French vowel sounds got you feeling tongue-tied? Tutor Tyler S. shares his best tips to proper French pronunciation…
Everyone faces their own personal challenges when learning a foreign language, and I remember that mastering the French vowel system was a great challenge for me. French pronunciation uses approximately 15 vowels, and it uses sounds that English doesn’t include. There are extensive books dedicated to describing these vowels, but you don’t need to be an expert to use French vowels like a native speaker. In this article, I recommend three basic rules to follow.
By paying attention to these fundamental tips, your foreign accent in French will gradually disappear, and you will be able to converse like a fluent speaker with ease!
1. Understand What a Vowel Actually Is
It was very frustrating for me to be corrected over and over again in French class when I didn’t understand why or how I was making mistakes in my pronunciation. It was not until I took a phonetics course in college that I was able to finally understand how to fine-tune my French pronunciation.
There are four key defining “characteristics” of sound that each French vowel symbolizes:
1. L’aperature – This correlates to the “height” of a speaker’s tongue. A “high” vowel is pronounced with your tongue located close to roof of your mouth, whereas a “low” vowel requires you to keep your tongue located close to the bottom of your mouth.
2. L’antériorité – This correlates to the “backness” of your tongue. A “back” vowel means your tongue is positioned close to the back of your throat versus a “front” vowel, which means your tongue is located close to your mouth’s opening.
3. La rondissement – Literally meaning “roundness,” this term signifies whether or not your lips are rounded when articulating a vowel.
4. La nasalité – Some vowels are pronounced through the nasal cavity. This means that air flows through both your mouth and through the passageway that connects your throat to your nose. There are three nasal vowels in French.
Each vowel in French contains a unique combination of the four characteristics mentioned above. For example, the characteristics of the vowel written “u” in French can be summarized as follows:
u = (high, front, rounded, non-nasal vowel)
Hearing the combination of these four characteristics is what makes a listener know, “Oh, that speaker just used the sound [u] in that word!” Every French vowel has a combination. Using these guidelines, you can figure out where your mouth, tongue and lips should be when you pronounce a vowel.
Here is my favorite video on French Vowel Phonetics for you if you want more information:
2. Learn Pronunciation With Spelling
Now that you understand the four characteristics of sound that French uses to create vowels, you can then begin training your brain to read French. French is a non-phonetic language that has complex spelling rules, which basically means that it’s not always spoken how it is written.
Sometimes, three written vowels such as “eau” in French equal merely one spoken vowel, and sometimes a vowel sound can be represented by a single vowel. You have to work to memorize what sequences of letters create what spoken sound if you want to be able to speak, read and write French correctly.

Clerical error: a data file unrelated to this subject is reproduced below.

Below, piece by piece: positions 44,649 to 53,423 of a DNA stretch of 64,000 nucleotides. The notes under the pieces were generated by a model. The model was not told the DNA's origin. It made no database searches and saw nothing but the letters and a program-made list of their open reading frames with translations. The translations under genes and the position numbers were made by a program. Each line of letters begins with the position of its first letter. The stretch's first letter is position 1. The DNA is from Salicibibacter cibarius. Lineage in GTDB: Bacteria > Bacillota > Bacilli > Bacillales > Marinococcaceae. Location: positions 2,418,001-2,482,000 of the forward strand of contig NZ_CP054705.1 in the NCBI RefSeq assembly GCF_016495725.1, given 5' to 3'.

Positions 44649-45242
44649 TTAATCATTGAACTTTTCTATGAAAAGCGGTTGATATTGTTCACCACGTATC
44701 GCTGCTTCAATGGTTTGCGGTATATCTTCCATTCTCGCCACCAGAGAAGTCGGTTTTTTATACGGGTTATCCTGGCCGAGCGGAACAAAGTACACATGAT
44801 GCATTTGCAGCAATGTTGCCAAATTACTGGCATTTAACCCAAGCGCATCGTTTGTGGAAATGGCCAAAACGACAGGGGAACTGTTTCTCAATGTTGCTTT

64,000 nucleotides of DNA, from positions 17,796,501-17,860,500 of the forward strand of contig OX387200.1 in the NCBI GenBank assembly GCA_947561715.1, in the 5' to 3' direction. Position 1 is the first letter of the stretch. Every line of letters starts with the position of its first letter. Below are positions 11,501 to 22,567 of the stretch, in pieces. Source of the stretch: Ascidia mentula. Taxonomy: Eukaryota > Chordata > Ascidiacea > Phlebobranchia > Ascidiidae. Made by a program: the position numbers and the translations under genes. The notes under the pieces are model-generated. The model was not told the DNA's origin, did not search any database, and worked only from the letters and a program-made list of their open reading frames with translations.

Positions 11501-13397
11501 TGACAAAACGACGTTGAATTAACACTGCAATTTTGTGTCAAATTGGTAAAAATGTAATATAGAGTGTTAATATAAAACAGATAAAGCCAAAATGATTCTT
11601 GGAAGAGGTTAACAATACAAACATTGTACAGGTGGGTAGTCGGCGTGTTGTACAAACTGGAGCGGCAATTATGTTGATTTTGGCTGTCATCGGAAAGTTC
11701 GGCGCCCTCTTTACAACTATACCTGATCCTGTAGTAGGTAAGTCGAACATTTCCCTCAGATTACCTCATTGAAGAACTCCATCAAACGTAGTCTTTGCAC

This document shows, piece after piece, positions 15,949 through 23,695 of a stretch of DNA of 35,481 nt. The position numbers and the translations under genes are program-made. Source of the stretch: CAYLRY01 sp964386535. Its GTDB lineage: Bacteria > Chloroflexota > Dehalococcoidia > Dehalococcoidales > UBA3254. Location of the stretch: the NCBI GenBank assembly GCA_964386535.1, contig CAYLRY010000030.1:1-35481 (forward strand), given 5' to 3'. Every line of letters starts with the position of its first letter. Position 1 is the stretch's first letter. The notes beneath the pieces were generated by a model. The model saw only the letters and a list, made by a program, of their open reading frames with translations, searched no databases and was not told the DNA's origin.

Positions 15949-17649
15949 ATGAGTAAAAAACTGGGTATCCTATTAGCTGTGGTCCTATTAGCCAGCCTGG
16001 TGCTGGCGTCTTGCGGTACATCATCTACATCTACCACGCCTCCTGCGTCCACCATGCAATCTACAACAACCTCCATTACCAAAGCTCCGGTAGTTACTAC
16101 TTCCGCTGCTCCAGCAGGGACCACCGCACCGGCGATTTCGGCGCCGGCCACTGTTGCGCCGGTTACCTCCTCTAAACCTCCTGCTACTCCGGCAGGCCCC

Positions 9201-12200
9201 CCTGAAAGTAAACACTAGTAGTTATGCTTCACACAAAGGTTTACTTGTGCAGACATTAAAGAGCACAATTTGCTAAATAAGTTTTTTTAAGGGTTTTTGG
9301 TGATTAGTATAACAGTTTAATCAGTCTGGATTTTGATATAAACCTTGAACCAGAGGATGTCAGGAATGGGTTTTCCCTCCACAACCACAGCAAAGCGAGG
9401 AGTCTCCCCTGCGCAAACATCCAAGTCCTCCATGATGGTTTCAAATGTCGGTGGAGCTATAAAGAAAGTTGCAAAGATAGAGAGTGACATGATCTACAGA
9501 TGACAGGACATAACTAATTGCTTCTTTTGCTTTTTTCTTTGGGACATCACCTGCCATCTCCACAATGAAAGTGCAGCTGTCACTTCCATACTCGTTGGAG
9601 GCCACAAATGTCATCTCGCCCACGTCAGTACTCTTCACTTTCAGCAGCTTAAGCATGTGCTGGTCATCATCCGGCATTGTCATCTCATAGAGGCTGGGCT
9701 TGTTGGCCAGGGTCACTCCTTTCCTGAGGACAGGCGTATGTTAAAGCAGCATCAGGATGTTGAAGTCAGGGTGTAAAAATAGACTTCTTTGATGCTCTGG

I included a table I created of common French spellings for its vowels. This is so that you can associate each individual pronunciation of a vowel with how it is spelled in French. For example, if you have been pronouncing the written vowels “ou” and “u” the same, then you can use this table to see that “ou” is pronounced with your tongue positioned at the back of your mouth, whereas “u” is pronounced with your tongue positioned at the front of your mouth, but both sounds are high vowels (the tongue is close to the roof of your mouth for both vowels). All spellings within a single box represent a single vowel, and so you can see that all spellings within a box are pronounced the same.
3. Practice Makes Perfect
This is where many students of French drop the ball. You now have the tools you need to fine-tune your pronunciation, and you have the tools to figure out what spellings match up with each vowel. However, we have to tie the two together to be able to read, speak and write French correctly. There’s no way around accomplishing this task than to practice listening to each vowel, repeating that vowel, comparing your pronunciation to what you heard and physically seeing the vowel’s spelling. Here’s a fantastic video that I highly recommend for practice:
If you are serious about learning French, I would practice with this video at least three times a week. It won’t be long before you notice that you have more confidence in your speech and that you can understand how to correct your pronunciation. It takes weeks or months to become a master of French vowels, but you will be proud and feel accomplished when you realize that your efforts took your French from a beginner’s level to the advanced level.
For more help with French pronunciation, vocabulary, and grammar, taking private lessons with French tutor is the best way to make progress fast! French tutors are available to work with you online via Skype or in-person depending on locations and availability. Search for your French tutor now!
Tyler S. teaches in-person Spanish and French lessons in Minneapolis, MN. He received his Bachelor’s degree in German and linguistics from the University of Minnesota, and has experience working as a teaching assistant and private tutor with TakeLessons since 2008. What’s more? He can speak 7 different languages! Learn more about Tyler here!
Photo by Luka Knezevic – Strika